Where is the computation?

I’m pretty happy with my Nexus S so far. It’s a decent phone with some solid apps and services. More importantly, it’s a well-equipped little pocket computer. However the more I use smartphones (and similar devices like the iPod Touch) the more I feel a nagging sense that I’m not really these devices well, at least not to their full potential.

While the devices in our pockets might be increasingly powerful general purpose computers I feel like we use them more for communication than for computation. That’s not to say that communication does not require computation (it does, lots of it), but we’re not using our devices with the goal of solving problems via computation.

This is perhaps a very programmer-centric viewpoint of mobile technology, but one that is important to consider. Even someone like me, who writes code on a regular basis to solve a variety of both personal and research problems, does very little computation on mobile devices. In fact, the most I’ve been using my Nexus for is email, RSS reading, Twitter, Facebook and Foursquare. While all those services definitely have good uses, they are all cases where most of the computation happens far away on massive third-party datacenters. The devices themselves act as terminals (or portals if you prefer a more modern-sounding term) onto the worlds these services offer.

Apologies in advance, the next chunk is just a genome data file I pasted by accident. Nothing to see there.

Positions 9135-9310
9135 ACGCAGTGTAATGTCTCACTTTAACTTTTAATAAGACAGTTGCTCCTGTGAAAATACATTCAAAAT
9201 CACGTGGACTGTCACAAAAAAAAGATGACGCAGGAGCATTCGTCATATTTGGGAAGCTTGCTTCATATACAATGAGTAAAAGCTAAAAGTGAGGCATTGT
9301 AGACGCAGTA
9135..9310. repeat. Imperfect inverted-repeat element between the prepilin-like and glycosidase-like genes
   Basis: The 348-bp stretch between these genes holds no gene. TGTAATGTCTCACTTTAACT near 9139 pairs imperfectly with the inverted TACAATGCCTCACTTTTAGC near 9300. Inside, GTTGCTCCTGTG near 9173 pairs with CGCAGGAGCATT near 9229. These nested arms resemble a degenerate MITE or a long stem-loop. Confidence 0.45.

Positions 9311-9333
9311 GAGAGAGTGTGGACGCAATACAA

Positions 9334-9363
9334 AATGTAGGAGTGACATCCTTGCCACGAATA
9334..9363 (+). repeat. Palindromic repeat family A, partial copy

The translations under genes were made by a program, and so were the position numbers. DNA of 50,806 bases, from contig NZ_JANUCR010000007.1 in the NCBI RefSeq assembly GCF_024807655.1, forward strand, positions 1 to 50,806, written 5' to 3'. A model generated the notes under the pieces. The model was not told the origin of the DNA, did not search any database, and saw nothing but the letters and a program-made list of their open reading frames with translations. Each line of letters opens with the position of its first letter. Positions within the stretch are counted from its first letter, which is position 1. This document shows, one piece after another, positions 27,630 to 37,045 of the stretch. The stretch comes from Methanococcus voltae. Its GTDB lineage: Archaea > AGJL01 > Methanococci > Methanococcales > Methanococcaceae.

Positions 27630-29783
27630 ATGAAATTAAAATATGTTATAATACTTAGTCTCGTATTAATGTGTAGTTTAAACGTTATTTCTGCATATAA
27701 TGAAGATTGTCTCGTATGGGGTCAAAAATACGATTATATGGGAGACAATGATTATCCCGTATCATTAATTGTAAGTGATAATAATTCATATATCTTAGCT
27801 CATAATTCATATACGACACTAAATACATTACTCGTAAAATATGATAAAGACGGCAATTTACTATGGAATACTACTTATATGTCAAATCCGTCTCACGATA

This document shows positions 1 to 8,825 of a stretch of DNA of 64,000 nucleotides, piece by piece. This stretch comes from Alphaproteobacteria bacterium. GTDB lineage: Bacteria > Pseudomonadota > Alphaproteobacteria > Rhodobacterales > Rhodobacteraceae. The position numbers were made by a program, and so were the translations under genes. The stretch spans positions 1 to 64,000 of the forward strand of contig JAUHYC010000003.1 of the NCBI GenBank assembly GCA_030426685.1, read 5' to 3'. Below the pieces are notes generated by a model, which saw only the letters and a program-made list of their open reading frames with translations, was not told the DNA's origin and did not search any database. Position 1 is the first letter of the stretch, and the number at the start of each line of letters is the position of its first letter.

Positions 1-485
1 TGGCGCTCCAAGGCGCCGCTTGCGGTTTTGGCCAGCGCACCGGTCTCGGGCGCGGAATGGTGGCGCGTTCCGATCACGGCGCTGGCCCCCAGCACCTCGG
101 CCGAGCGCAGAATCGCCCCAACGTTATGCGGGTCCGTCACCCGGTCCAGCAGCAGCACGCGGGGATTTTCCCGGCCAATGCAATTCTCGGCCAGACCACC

Just to be clear, I’m not saying that I want to write programs on these devices. Though that would certainly be neat, I can’t see myself giving up a more traditional computing environment for the purposes of programming anytime soon. However, I do want my device to do more than help me keep in touch with my friends (again, that’s a worthy goal but just the beginning). So the question is, what kind of computation do we want our mobile devices to do?

Truth be told, I’m not entirely sure. One way to go is to have our phones become capable personal assistants. For example, I would like to be able to launch an app when I walk into a meeting (or better yet, have it launch itself based on my calendar and geolocation). The app would listen in on the conversation, apply natural language processing and generate a list of todos, reminders and calendar items automatically based on what was said in the meeting. Of course there are various issues (privacy, technology, politics, corporations playing nicely with each other) but I think it’s a logical step forward.

As payment systems in phones become more popular, I’d like my phone to become my banker too (and I’m not just talking about budgeting and paying bills on time). For example if I walk into a coffee shop my phone should check if I’m on budget as far as coffee shops go and check coffee shops around the area to suggest a cheaper (or better, for some definition of better) alternative. And it doesn’t just have to be limited to coffee shops.